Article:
The Times newspaper tells us that there is a gruesome video online which shows a live donkey being fed to tigers at a zoo in eastern China. The video has gone viral. Once again we are in a debate about the attitude of the Chinese government towards animal welfare.
Perhaps most of the world is by now aware that there are no animal protection/welfare laws in China. Is this a reflection of the attitude of the Chinese towards animals? I don’t think it is. There are many Chinese people who have an excellent attitude towards animal welfare. However, there is a segment of Chinese society which disregards animal welfare and treats animals almost as if they are inanimate objects who do not feel pain and have no feelings.
I do not expect you to view this video. I have not done so.
The zoo is Yancheng Wild Animal World. It is in Jiangsu Province. Two tigers attacked the donkey for 30 minutes. The poor donkey suffered bites and swipes for 30 minutes and was then mercifully killed by the tigers.
Closed circuit television filmed the ordeal (update: I think a visitor filmed it). The video was shared widely with comments being posted on social media condemning the zoo.
Men forced the donkey out of the back of a lorry. It fell into an area of the tiger enclosure which is filled with water. This was feeding time for the tigers. Apparently this method of feeding the tigers was disputed between staff at the zoo but the owner appears to have insisted that it happened.
Update: the Guardian newspaper states that it was shareholders of the zoo who pushed the donkey into the tiger enclosure. They were annoyed to have failed to receive returns from their investment in the zoo due to a court case. They said that pushing the donkey into the tiger closure saves money.
One person who viewed the video said:
“It is cruel because it is not even natural selection. It became a pure sacrifice.”
Although it is illegal to kill endangered animals in China (I would very much doubt that this is enforced) there are no laws regarding the treatment of animals in general. In other words there are no animal welfare laws as mentioned.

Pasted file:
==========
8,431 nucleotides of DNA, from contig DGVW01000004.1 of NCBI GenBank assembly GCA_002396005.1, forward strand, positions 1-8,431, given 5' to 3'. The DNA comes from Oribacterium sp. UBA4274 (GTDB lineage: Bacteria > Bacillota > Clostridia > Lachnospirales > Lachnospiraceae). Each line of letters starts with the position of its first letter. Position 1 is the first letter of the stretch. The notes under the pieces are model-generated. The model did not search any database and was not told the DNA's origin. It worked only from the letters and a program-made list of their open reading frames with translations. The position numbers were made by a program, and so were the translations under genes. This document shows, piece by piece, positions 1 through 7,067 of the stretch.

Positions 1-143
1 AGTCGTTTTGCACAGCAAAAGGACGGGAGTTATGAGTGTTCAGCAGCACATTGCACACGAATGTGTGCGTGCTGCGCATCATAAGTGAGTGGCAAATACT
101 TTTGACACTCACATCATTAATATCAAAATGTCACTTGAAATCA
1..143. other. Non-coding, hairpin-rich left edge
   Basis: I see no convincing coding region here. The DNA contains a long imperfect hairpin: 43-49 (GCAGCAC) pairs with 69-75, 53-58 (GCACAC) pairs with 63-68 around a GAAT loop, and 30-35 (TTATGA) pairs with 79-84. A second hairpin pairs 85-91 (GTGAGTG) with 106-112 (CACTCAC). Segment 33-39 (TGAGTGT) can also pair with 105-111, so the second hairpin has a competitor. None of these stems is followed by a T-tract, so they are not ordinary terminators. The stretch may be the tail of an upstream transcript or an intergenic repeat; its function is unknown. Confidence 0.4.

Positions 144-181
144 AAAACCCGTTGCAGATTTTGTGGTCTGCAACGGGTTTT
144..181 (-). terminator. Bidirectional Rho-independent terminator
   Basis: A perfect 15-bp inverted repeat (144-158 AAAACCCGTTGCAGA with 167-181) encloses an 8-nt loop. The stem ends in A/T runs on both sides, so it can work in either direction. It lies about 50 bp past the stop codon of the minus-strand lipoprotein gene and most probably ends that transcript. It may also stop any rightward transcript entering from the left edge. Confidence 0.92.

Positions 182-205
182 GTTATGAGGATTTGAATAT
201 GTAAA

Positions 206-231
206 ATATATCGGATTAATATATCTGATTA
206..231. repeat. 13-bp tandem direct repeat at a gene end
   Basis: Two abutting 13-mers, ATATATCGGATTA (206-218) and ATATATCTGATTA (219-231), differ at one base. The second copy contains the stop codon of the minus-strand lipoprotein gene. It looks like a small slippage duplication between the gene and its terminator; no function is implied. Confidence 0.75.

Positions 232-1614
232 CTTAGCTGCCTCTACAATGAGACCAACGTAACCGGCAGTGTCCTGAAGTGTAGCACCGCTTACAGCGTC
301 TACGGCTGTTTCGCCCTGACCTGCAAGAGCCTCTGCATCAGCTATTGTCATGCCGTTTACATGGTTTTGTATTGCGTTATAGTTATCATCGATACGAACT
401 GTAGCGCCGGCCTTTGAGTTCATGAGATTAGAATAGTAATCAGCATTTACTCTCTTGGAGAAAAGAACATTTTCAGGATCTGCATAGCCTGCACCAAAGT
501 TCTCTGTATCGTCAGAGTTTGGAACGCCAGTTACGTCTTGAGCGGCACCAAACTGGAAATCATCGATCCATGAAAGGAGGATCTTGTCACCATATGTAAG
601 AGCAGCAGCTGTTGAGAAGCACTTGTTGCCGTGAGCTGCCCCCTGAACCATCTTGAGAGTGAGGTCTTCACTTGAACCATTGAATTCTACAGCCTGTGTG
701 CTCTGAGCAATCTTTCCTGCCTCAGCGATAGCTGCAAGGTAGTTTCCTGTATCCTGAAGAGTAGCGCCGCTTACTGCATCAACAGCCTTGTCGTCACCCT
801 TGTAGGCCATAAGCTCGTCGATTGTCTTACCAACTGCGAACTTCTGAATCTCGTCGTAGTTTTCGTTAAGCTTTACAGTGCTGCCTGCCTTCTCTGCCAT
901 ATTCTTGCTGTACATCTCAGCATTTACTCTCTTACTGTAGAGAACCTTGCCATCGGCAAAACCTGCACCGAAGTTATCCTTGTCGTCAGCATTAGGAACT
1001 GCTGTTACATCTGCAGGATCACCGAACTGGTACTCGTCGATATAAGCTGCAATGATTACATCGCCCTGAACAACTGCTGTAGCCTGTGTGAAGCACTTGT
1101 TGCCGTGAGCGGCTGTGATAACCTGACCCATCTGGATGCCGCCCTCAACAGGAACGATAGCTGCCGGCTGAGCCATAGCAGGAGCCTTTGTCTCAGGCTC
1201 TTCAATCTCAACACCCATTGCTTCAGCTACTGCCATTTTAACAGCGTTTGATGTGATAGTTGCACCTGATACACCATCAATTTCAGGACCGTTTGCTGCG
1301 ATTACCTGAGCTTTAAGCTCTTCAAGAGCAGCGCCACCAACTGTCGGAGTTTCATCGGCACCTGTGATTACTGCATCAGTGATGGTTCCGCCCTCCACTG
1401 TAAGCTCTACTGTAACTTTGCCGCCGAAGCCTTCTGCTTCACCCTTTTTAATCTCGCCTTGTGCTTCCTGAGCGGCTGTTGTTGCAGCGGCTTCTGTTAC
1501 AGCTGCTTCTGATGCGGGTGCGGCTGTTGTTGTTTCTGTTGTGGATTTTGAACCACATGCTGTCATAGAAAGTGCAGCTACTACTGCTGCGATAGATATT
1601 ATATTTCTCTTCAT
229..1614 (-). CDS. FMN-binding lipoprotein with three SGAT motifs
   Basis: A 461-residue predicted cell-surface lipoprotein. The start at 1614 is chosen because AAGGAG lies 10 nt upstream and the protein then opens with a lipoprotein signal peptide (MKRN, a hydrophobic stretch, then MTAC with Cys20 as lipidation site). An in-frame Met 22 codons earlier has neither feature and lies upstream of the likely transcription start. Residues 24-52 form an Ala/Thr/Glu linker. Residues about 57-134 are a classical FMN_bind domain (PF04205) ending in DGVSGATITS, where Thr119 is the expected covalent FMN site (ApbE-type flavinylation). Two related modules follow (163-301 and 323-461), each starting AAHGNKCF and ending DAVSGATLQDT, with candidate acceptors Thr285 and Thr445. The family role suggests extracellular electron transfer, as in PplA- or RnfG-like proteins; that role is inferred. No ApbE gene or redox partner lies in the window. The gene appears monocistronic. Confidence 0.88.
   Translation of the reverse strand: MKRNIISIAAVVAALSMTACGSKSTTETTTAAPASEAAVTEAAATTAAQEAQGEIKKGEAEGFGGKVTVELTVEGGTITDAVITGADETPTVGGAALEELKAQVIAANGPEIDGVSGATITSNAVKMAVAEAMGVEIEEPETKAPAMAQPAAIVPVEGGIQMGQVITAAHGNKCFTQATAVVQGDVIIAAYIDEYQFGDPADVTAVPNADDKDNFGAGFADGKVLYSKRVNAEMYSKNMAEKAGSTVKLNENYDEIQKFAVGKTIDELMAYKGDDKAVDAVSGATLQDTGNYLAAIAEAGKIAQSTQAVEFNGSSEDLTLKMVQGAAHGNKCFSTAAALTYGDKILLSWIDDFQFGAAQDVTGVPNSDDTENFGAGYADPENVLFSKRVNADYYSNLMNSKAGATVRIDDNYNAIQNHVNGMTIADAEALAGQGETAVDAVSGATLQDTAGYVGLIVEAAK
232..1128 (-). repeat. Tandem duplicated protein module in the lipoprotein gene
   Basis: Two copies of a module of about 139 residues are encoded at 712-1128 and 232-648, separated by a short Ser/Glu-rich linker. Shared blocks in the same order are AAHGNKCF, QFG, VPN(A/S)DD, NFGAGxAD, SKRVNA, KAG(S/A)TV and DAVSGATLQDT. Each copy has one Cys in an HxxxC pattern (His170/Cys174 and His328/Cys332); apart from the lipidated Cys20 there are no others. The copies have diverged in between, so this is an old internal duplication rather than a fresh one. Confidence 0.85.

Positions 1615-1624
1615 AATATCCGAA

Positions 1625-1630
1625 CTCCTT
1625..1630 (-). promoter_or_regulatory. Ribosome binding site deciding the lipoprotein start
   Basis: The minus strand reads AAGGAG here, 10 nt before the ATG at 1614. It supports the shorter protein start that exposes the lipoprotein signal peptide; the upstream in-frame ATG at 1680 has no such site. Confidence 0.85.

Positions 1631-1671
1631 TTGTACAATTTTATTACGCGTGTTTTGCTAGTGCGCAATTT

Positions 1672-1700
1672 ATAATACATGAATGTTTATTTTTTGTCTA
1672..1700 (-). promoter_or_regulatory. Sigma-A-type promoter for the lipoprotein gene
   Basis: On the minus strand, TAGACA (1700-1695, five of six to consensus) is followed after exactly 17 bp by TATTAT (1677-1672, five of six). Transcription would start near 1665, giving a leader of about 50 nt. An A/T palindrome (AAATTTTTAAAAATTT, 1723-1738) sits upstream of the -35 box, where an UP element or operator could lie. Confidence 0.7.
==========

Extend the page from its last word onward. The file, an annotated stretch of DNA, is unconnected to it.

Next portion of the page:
This is not the only zoo which feeds live animals to tigers. The Times reports that in tiger farms such as Guilin’s Bear and Tiger Park in southern China, visitors can pay park workers to throw alive animals to tigers although they are usually chickens but this makes little or no difference. It would seem that if a visitor has enough money they can entice a zoo worker into carrying out their demands which may include animal cruelty.
One viewer of the video remarked:
“The little donkey endured a good 30 minutes before it was bitten to death.”
Interestingly, in 2006 a member of China’s parliamentary body, the National People’s Congress proposed animal protection legislation but it did not progress. It seems that the governing body of China lacks interest in animal welfare laws.
There are many tiger farms in China. The tigers are ill treated. They are killed for their body parts. They are killed for tiger bone wine and other tiger products. To farm tigers like this is acutely detrimental to their conservation in the wild. Many people believe that the tiger in the wild is near extinction. Some experts predict that the tiger will be extinct in the wild within about 30 years. The main reason for the continued decline in tiger numbers is poaching for their body parts to be sold to the Chinese market.
We are told that Chinese zoos have become notorious for their ill-judged treatment of animals. In February this year there were accusations of a zoo grossly overfeeding a Siberian tiger.
In a recent article I touched on the question as to whether zoos are good for conservation. I decided that they were not. We can see that zoos in China are very far from being good for conservation. They are sometimes plainly cruel and engaged in animal abuse. There is also the issue of education. This sort of activity is the antithesis of education. It teaches visitors all the wrong things about animals and perpetuates animal abuse in China.